Honigman’s Big Law poaching goes the other way as DLA Piper hires away 27

Together, those four partners drove deals that made Honigman the No. 2 most active law firm in the U.S. in 2021 for private equity, and No. 4 globally, according to rankings by the global research firm PitchBook.

“We’ve gotten our share of benefit from it,” Foltyn said Friday. “It’s our turn, now, to see this group go.”

DLA Piper saw the practice group, led by Eisenberg and Plakas, as a “tremendous opportunity” for the firm to grow through middle-market private equity deals, said Joe Alexander, DLA Piper’s U.S. vice chairman.

“This premier group, led by Harris and Alex, exemplifies what we’re looking for: top-notch practitioners who are difference makers in major markets,” Alexander said in a statement.

For DLA Piper, the deal adds 27 lawyers to its Chicago office, which employed 168 attorneys in 2021, making it the 12th-largest law firm in the Windy City last year, according to Crain’s data on Chicago law firms.

Honigman had 324 attorneys worldwide in 2021, 274 of whom were based in Michigan as of June, making it the state’s largest law firm by number of lawyers in Michigan, according to the Crain’s Data Center.

Foltyn said several of the junior members of the Chicago-based team “were shocked” they were leaving Honigman abruptly this week to follow their bosses to DLA Piper. “But they don’t have much choice because those were the guys they were working for,” Foltyn said.

A 27-attorney grab is not the largest lateral move on record — there was a 43-attorney move earlier this month in New York — but it’s significant, said legal recruiter Kay Hoppe.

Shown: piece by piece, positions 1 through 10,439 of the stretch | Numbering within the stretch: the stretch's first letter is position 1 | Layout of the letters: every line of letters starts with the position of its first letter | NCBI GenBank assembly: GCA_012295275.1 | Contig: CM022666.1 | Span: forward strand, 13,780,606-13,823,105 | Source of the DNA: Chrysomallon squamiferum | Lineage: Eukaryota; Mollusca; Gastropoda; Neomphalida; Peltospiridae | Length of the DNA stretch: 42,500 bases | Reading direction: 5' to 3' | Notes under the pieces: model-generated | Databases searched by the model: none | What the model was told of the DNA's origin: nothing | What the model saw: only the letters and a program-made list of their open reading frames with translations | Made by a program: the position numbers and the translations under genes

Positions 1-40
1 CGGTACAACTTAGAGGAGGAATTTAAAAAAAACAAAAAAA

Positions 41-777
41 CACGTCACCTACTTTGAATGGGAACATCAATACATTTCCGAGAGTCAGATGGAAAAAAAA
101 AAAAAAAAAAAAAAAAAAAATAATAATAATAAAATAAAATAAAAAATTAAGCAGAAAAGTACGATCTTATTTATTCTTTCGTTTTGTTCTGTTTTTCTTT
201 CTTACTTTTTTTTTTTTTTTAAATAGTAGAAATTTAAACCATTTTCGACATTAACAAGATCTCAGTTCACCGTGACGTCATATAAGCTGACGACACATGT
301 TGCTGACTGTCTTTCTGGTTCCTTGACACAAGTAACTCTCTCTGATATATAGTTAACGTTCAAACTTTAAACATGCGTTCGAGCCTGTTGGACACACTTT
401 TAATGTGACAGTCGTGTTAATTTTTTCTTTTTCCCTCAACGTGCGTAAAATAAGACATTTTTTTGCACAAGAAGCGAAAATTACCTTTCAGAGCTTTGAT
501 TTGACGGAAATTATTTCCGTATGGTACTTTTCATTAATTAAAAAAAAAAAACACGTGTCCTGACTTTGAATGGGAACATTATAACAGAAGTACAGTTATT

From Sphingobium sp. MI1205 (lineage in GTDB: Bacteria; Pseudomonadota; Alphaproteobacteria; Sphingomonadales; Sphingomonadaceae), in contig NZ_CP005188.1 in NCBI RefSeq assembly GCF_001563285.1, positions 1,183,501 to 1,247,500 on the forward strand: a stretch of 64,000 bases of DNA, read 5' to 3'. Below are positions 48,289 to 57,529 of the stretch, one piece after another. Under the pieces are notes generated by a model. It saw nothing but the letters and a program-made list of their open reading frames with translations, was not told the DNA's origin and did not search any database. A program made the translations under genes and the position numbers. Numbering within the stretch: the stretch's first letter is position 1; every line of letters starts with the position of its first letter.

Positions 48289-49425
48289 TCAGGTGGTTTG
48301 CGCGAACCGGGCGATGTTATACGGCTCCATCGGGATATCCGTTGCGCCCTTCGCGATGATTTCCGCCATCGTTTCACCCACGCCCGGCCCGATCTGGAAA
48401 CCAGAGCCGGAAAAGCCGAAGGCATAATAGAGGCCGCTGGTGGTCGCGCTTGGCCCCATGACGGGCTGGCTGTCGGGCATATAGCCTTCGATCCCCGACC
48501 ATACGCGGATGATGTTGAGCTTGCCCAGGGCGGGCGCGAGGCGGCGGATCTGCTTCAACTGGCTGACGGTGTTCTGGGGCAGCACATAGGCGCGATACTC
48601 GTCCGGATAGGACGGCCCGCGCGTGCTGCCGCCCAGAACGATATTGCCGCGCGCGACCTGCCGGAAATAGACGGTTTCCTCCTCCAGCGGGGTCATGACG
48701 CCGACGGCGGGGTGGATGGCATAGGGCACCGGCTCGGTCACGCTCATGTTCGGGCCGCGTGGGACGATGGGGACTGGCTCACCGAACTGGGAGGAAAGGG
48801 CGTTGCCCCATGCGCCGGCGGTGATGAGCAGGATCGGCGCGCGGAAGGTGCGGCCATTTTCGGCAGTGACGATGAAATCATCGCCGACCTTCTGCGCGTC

Hoppe said it adds to the trend of large group hires from smaller firms, which can be more efficient for staffing up quickly.

“Private equity is highly prized and getting substantial business in private equity is something many firms aspire to,” Hoppe told Crain’s Chicago Business. “So you have to take note when you see a deal of this size.”

Given the active market for lawyers jumping to other firms, those in the deal-making space are more than used to hearing about these types of moves.

M&A experts note that the work generally continues uninterrupted given the long-standing relationships that tend to exist, said Rajesh Kothari, a managing director with Cascade Partners, a Southfield-based investment bank.

“So much of (this business) is relationship-driven,” said Kothari, who said he has done several deals with Honigman M&A attorneys, largely in Michigan.

Honigman’s CEO was optimistic the 74-year-old law firm would be able to rebuild as it continues its yearslong strategy to grow through lateral hires.

“We are hearing from the street that there are other lawyers interested in bringing their practices to us,” Foltyn said, “and growing their practice off our platform in the same way that Harris (Eisenberg) and Alex (Plakas) did.”

Crain’s Staff Reporter Nick Manes and Elyssa Cherney of Crain’s Chicago Business contributed to this report.